February 21, 2018 / 2:35 PM / 8 months ago

HIGHLIGHTS-Bank of England's Carney speaks in UK parliament

LONDON, Feb 21 (Reuters) - Bank of England Governor Mark Carney and other top monetary policy officials from the central bank were speaking to the Treasury Committee in Britain’s parliament on Wednesday.

Below is a selection of their comments.

CARNEY ON PATH OF INTEREST RATE MOVES

“We don’t commit to a path and we don’t give guidance on a specific path except in the most exceptional circumstances, which are not the circumstances that we’re facing today.”

CARNEY ON TRADE OFF BETWEEN SLACK IN THE ECONOMY AND INFLATION

“The orientation of the committee has evolved because what had been a trade off between slack in the economy and inflation above target has diminished quite substantially and actually goes away.”

CARNEY ON INFLATION TARGET TIME-LINE

“We signalled that we felt the horizon which we should return inflation to target was moving in from three years not jumping all the way to two years, that was not the collective judgment, but moving in from three years and that implies something more than what was in the market curve.”

CARNEY ON BREXIT AND “NIMBLE” MONETARY POLICY

“As we all know there will be some very big developments over the course of this year around our future of our relationship with the European Union which will have an impact on the expectations of households and businesses and therefore on the economic outlook. Monetary policy is nimble it will react to those expectations.”

CARNEY ON HOW FINANCIAL MARKETS HAVE STARTED TO REACT AGAIN TO DATA

“The Financial markets particularly were not taking that view and were not reacting as much as they had in the past to the underlying data and from our market intelligence and our conversations our sense was they weren’t because they couldn’t conceive of a tightening of policy during the Brexit negotiation process. We’ve been at pains to say that monetary policy can move in both directions.”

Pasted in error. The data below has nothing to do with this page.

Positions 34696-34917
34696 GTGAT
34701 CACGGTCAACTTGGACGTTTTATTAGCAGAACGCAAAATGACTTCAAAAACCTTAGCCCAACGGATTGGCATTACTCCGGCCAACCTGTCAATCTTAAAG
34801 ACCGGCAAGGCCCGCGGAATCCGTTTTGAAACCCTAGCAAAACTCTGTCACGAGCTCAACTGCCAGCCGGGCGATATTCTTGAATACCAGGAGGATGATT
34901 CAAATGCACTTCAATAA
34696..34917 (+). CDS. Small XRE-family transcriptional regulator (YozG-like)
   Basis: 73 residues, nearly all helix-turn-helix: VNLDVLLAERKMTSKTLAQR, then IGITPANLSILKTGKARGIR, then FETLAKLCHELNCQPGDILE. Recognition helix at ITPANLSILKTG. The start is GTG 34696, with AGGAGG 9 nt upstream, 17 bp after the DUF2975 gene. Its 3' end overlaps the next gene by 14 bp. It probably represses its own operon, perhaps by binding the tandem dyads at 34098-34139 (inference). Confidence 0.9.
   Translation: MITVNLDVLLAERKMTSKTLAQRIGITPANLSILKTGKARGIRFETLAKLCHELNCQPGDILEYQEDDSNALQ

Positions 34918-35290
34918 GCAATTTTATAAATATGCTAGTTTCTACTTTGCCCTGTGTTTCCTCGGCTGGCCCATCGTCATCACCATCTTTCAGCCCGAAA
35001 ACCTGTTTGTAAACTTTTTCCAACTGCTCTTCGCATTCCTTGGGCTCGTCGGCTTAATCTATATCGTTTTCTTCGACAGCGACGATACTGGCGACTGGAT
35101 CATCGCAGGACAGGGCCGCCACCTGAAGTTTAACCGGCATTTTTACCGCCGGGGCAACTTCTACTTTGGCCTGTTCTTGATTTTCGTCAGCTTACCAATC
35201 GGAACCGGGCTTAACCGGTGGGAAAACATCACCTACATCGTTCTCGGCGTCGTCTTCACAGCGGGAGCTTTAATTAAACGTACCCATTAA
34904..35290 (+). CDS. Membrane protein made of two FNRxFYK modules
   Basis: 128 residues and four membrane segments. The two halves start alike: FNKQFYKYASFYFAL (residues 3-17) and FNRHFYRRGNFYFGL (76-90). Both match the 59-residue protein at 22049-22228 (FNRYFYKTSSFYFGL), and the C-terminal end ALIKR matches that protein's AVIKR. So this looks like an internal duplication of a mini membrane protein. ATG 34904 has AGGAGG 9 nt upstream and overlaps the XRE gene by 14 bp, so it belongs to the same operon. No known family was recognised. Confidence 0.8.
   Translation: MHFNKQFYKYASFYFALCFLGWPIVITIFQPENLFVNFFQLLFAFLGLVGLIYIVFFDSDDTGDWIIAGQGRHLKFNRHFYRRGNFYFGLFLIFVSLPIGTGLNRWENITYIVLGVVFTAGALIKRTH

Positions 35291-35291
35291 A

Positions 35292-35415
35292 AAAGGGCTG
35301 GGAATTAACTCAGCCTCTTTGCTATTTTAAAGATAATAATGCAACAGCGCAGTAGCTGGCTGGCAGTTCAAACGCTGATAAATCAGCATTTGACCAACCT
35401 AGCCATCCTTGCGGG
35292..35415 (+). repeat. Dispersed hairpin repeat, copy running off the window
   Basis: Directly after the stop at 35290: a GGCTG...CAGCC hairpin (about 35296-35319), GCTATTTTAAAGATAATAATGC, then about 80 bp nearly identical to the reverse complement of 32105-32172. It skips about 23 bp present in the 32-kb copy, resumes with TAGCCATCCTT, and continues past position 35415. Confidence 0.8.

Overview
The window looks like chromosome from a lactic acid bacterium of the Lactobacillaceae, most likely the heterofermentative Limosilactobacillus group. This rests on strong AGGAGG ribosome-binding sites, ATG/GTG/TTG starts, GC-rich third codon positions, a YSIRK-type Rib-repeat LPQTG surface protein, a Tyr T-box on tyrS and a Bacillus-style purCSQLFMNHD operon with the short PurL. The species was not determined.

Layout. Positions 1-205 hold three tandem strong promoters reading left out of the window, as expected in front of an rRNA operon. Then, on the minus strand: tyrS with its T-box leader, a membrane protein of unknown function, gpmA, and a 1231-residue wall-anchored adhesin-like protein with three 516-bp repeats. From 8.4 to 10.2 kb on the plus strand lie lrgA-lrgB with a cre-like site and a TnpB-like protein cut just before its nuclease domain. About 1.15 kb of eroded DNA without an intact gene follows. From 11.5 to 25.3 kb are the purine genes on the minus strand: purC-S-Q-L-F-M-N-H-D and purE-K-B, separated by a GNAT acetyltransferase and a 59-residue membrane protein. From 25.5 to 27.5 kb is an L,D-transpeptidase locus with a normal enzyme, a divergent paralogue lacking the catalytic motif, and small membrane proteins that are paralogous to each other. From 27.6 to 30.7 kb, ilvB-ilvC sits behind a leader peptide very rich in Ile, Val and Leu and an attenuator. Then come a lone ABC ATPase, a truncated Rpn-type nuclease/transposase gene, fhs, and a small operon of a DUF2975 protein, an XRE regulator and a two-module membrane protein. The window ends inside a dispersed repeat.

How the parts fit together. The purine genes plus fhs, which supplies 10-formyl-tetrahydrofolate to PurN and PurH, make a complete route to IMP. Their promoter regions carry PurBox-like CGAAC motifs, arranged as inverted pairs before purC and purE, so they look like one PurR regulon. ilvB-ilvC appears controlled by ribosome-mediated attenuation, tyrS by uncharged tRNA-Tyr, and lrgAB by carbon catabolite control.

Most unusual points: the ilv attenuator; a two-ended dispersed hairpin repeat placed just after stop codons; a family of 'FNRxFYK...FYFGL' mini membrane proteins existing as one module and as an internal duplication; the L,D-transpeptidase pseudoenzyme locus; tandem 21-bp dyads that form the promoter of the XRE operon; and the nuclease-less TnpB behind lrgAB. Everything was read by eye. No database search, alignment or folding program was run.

“What’s happened since then is that the financial markets have started to move with the underlying data so the expectations are moving with releases such as those today or those a few weeks ago and so they’re better able to anticipate what we could do and I think that so the need for direct almost pre-commitment of a raise goes away.”

CARNEY ON BREXIT/BUSINESS INVESTMENT

“It’s no surprise. It’s uncertainty about what’s the relationship going to be with our biggest trading partner.”

“It means that for this year why wouldn’t you hold back if that’s going to be materially affected.”

CARNEY ON FIRMING WAGE PRESSURES

“As we get towards full employment and we’re not there yet...we are seeing a variety of indicators that are consistent with the firming of wage pressures.”

ANDY HALDANE, CHIEF ECONOMIST, ON HITTING THE BRAKES

“Historically the thing that has really killed jobs has been central banks stepping on the brakes too late. So as Janet Yellen says, recoveries don’t die of old age, they die because central banks step on them because they react too late. We are absolutely clear we don’t want to be back there again... So that means going in this gradually and limited way to head things off in advance...”

HALDANE ON “NEW SPEED LIMIT” FOR ECONOMY

“In terms of what personally I’d be looking towards to endorse that view for the period ahead...it would be the economy continuing to hold up at around the rates we saw last year, which while modest historically are still running somewhat above what we call ‘the new speed limit’ for the economy of around 1.5 percent.”

HALDANE ON INFLATION PRESSURES

“The second key factor I’d say would be that we see a continuation of the upward nudge in underlying price pressures, particularly wage growth during the early months of this year.”

HALDANE ON EARNINGS GROWTH

“Given what we’ve seen over the past few months it’s very likely average weekly earnings growth will nudge up to have a three in front of it which is our forecast for Q1, three percent growth. Thereafter we see a pretty slow rate of ascent.”

Reporting by Sarah Young, Costas Pitas and James Davey

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